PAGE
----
Dr Wandia Njoya
The Kenyan bourgeoisie here are getting scared by my saying that we shouldn’t pay back debts incurred by people we did not elect, and in our name without asking us.
And you better be scared.
The French Revolution, was a bloody ten years of upheaval that was caused by guess what? Debt.
The Royalty had racked up a big national debt that was caused by building a huge palace in Versailles and by France fighting wars. Things were made worse by the 14-year old Austrian princess, Marie Antoinette, who was entertaining herself and her friends at the cost of the public. As you can imagine, when the Parisians had no bread, they would get so angry that they’re starving while their taxes pay for Marie to party. That’s where the rumor that she had said people should eat cake started.
Remember also that there were 3 estates in France: the clergy, the nobility and the rest. Only the rest paid taxes, and yet they were the poorest.
In the rural areas, the story was the same. The dictatorship of debt. The peasants were required to work the land, and from the produce, they were supposed to give a significant portion to the landlord to pay back a debt that would never end.
While Paris was in distress, the king and his family remained in Versailles. Versailles was becoming a challenge to the people’s power that was strong in Paris. The people’s anger was made worse by reports in the emerging 4th estate that Versailles was holding lavish banquets at the expense of the people.
So in October 1789, a group of women marched six hours to Versailes. After a long stand off, they forced the king and his family to go back to Paris, where he would have no choice but to listen to the people’s assembly that had taken over government.
My point here is that the people who live in State House and work in Treasury have no idea what it feels like to live on our side of the street.
They tell us we need an expensive railway, when what we need is good healthcare, education and jobs. They fly to Washington and Beijing, where Trump and Jinping tell them what our problems are, as if we have no mouths and brains to tell State House and Treasury ourselves.
We’ve made Muigai’s foreign travels a joke, when in fact, we should do what the women of Paris did: tell him to sit his butt down in Nairobi and burn the midnight oil sorting this mess out. We don’t want to hear about foreigners we did not elect. Let him work like the rest of us and stop globe trotting.
As the French Revolution shows, there comes a time when debt becomes enslavement and becomes an injustice which we cannot accept to pay.
Ironically, the greatest debt we have ever had is being incurred by a party called Jubilee. Yet the biblical Jubilee was the year when all debt was written off, whether it was paid in full or not, and the people of Israel were allowed to start working on a fresh slate.
We cannot be obliged to pay debts which were incurred through injustice.
We need a political party, in the style of Malema’s EFF, to campaign on that platform, and promise international guys that we owe them nothing.
We can still trade, but we the people don’t owe them anything. If we’re really nice, we can invite them to get their money back from the wealth of the rich 8,000 Kenyans who own 62% of the country. And that’s after we take back the people’s property like the land.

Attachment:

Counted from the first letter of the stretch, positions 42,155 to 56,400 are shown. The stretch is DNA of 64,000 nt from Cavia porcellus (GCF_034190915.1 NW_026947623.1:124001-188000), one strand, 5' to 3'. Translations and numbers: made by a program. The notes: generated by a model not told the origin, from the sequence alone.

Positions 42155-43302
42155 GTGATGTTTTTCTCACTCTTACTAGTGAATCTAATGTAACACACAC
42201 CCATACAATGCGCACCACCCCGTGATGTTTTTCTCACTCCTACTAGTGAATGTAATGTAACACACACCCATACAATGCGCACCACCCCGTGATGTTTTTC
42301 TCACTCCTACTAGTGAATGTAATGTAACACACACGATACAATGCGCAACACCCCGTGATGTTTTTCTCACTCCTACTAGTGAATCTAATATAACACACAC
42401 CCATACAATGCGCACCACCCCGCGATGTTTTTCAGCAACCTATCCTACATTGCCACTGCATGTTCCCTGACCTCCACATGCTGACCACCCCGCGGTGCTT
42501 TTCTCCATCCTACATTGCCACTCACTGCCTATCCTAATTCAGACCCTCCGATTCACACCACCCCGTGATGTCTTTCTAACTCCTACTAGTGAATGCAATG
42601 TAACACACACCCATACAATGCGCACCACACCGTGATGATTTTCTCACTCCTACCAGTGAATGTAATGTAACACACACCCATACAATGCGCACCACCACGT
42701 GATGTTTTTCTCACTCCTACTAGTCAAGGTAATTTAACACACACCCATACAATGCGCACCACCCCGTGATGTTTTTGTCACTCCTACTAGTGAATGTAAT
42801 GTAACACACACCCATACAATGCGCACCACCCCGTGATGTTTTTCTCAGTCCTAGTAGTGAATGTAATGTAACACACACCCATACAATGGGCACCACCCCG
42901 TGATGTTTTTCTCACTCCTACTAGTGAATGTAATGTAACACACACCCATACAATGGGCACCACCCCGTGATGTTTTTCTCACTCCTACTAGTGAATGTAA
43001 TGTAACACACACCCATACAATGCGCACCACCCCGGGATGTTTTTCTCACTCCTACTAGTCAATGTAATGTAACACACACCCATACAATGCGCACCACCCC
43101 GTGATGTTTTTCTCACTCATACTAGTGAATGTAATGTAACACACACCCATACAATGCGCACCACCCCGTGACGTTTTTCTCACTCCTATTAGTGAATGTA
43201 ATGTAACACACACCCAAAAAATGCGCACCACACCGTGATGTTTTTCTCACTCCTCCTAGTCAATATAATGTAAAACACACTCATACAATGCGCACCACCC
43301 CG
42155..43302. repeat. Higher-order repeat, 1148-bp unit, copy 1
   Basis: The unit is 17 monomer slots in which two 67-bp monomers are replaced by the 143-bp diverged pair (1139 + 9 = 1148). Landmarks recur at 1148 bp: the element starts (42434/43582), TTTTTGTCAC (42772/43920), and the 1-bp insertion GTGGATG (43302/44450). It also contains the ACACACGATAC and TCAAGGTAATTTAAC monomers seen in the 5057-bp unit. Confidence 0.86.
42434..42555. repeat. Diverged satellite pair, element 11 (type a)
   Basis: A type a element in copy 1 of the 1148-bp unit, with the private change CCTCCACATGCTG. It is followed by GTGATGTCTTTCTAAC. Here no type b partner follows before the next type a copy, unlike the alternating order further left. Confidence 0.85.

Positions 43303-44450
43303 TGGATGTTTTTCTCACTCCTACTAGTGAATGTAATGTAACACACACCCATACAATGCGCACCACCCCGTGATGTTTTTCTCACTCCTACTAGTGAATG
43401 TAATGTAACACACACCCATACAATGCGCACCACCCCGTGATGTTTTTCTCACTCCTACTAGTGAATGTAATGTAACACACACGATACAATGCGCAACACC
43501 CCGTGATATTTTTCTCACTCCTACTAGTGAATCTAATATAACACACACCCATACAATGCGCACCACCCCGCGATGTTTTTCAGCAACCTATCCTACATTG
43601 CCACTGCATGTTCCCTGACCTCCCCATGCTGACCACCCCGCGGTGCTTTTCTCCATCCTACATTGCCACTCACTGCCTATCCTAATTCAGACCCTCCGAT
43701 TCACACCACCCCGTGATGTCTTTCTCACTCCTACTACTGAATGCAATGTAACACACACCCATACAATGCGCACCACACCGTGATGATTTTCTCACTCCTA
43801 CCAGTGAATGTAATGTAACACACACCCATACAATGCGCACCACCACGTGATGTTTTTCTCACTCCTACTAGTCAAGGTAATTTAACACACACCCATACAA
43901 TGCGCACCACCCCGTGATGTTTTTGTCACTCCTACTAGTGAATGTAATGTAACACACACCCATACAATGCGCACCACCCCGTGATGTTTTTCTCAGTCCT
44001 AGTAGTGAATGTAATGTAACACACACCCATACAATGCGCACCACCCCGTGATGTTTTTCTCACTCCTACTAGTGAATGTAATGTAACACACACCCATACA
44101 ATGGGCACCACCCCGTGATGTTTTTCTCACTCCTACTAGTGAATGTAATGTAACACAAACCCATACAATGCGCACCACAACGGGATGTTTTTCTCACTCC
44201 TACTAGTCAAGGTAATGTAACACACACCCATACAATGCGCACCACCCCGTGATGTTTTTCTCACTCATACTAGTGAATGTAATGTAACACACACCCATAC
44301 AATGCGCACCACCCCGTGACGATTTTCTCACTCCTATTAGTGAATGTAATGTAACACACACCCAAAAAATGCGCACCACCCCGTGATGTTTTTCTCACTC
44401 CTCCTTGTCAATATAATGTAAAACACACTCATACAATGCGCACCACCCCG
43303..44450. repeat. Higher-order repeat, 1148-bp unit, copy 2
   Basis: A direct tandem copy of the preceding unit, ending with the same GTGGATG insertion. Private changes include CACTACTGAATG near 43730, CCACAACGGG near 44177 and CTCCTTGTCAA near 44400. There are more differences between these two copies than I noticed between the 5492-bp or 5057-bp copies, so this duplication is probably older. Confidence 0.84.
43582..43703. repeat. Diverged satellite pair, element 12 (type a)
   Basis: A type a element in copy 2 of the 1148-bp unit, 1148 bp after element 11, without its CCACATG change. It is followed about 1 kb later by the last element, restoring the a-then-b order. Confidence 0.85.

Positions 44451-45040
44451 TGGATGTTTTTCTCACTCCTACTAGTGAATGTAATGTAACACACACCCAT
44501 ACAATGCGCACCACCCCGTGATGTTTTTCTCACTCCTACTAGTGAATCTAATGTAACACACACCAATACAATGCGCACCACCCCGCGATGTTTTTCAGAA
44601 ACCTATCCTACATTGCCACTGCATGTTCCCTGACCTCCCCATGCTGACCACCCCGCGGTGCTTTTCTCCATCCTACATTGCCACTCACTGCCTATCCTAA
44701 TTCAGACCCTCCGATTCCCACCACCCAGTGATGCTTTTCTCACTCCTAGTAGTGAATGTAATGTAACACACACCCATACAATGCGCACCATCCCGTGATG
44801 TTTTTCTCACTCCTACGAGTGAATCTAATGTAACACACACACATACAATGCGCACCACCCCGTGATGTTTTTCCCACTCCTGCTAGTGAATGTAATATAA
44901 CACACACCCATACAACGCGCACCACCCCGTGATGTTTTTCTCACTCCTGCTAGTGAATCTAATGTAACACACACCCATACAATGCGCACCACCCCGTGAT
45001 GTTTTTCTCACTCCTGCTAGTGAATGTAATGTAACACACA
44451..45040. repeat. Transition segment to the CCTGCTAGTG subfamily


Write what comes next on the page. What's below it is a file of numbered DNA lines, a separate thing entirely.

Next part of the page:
Now, a word to you educated Kenyans reading this.
You have been seriously, seriously, like seriously, miseducated. The way I see you panicking on my wall when I talk of strategic planning and freedom form debt is extremely strange. You pretend you are commenting on what I’ve said, when all you’re doing is repeating what you hear teachers and private sector say.
You went to school. The last thing an idea should make you do – whether you agree with it or not – is panic. Your fear means that you are invested in this dysfunctional system as it is, and that when you criticize GoK, it is because you fantasize that our problems are not systemic but a problem of human error.
But centuries of racist capitalism is not human error. It’s a system designed to fail. And the worst part for me is watching educated Kenyans hopelessly unable to grasp the idea of a bad system. That’s why they keep telling me “why are you blaming X?” or “the problem isn’t the system but the people in it.”
You, you educated Kenyans are the people preventing change from happening in Kenya. You want the system to remain intact, but just the people within it to change. Every time the people start saying something is wrong, you start accepting calls from government ministers, visiting their offices and promising to draft policy to be tabled in Parliament.
All that is the same nonsense of Jomo’s approach of “conservative modernization,” where we lobby for inclusion in the colonial state without overturning the state.
The thing we need to do is to explain to the people what the problem is, so that they demand for change where they are, not in workshops and manels in hotels. Soon enough, the Kenyan people are going to storm into our hotel workshops and tell us off, the way Nalongo Nana did in Uganda.
For the rest of us, this truth remains. We cannot pay this debt. We must not pay it. And maybe if we said it loud enough, this government will stop gambling with our lives.
Forget what the titled professionals tell you about economic theories and whatever else.
Justice demands that we cannot, and should not, pay back any loans incurred by Muigai and Rotich. Let them pay back that money from their own pockets.